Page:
Professor Sheds Light on Origin of Words, Language

Article excerpt

Byline: J. Hope Babowice

You wanted to know

Patty Rottinghaus of Lake Zurich wanted to know:

Everybody uses words, so I was wondering how do people think of words and use them?

If you have a question you'd like Kids Ink to answer, write Kids Ink, c/o the Daily Herald, 50 Lakeview Parkway, Suite 104, Vernon Hills, IL 60061. Along with your question, include your name, age, phone number, hometown, grade and school.

For further reading

To learn more about words, Ela Area Public Library in Lake Zurich suggests:

- "Alphabetical Order: How The Alphabet Began" by Tiphaine Samoyault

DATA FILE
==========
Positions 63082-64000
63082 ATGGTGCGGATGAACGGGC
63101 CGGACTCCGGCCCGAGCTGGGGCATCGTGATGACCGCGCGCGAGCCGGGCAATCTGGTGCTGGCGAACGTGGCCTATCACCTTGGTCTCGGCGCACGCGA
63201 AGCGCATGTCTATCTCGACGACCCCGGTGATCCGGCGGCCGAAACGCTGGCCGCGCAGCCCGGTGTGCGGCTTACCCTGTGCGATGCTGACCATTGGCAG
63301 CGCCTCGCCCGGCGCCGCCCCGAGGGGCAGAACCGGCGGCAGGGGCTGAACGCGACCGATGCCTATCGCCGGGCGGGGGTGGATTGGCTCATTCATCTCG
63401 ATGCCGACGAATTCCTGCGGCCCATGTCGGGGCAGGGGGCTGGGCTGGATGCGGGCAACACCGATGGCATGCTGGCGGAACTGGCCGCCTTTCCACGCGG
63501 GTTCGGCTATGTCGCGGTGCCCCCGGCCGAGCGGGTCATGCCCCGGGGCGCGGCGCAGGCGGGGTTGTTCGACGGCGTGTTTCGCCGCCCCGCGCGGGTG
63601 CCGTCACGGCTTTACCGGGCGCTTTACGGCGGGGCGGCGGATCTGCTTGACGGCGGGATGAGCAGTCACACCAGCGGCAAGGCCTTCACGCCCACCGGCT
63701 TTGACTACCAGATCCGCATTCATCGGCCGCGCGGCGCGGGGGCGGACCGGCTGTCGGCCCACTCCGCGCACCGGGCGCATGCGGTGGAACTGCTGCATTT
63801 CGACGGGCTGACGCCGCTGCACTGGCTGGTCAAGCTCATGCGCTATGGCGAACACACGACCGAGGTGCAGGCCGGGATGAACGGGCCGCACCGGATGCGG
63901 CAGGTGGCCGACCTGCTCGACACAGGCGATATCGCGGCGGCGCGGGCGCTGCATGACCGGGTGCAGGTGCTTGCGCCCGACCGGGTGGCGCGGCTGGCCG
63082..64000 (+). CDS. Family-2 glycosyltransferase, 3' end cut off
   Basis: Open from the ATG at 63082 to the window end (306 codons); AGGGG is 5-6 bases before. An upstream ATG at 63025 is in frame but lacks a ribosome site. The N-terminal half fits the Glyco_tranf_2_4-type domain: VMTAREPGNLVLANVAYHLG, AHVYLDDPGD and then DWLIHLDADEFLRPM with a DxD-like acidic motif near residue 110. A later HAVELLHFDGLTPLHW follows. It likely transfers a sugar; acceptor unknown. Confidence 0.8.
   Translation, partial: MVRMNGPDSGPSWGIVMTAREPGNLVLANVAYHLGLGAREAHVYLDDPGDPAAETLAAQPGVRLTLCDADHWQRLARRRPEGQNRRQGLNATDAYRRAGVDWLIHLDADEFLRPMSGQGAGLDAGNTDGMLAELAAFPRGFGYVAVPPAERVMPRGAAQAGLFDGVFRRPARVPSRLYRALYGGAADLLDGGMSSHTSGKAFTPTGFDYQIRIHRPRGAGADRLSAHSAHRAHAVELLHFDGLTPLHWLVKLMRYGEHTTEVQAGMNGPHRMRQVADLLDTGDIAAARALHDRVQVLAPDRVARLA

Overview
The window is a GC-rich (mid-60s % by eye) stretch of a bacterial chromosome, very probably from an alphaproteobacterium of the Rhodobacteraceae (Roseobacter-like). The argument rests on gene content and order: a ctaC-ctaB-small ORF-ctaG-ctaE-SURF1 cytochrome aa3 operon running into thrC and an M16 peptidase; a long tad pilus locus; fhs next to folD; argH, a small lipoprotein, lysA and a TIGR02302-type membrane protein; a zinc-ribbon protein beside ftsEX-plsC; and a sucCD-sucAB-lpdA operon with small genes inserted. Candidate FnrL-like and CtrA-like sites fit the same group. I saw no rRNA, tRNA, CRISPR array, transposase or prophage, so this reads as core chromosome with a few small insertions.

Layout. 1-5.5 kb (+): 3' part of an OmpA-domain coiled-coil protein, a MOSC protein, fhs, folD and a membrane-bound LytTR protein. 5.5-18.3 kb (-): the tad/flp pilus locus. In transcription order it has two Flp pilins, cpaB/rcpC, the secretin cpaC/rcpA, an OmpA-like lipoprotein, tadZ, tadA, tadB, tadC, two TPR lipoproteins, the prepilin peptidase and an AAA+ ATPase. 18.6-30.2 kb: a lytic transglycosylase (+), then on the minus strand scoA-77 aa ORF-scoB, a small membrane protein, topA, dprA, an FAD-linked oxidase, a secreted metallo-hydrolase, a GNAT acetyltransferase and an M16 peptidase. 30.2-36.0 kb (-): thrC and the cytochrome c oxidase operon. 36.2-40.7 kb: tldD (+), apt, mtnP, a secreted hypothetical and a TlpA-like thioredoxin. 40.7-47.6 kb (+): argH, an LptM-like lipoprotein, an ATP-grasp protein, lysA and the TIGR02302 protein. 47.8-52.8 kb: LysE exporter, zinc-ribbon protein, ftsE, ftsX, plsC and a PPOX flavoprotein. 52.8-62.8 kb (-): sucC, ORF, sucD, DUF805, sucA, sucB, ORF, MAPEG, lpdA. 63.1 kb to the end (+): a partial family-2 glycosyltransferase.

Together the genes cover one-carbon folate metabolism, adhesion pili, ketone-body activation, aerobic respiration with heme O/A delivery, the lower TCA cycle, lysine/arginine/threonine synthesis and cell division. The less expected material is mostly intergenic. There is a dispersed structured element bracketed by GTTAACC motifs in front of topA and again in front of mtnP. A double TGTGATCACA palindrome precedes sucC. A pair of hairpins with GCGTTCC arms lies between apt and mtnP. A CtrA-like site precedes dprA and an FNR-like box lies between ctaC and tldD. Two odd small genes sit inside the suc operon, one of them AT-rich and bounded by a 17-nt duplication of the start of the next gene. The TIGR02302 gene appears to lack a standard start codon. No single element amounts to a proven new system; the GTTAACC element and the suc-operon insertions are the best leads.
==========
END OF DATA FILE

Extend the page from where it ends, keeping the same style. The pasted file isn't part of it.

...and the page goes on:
- "The Beginning of Writing" by Lois Warburton

- "The Story of Writing" by Andrew Robinson

- "Language and Writing" by Julian Rowe

"Everybody uses words, so I was wondering, how do people think of words and use them?" asked Patty Rottinghaus, 10, a fifth-grader at Isaac Fox Elementary School in Lake Zurich.

"The question identifies two problems," said Chris Kennedy, assistant professor of linguistics at Northwestern University in Evanston. "Psychology and linguistics."

Psycho-linguistics is the study of how people select particular words. Linguistics is the scientific study of language.

"The language that you've grown up learning dictates the range of possible uses, possible ways of putting words together," Kennedy said. "Languages differ, but they all use the same type of building blocks. …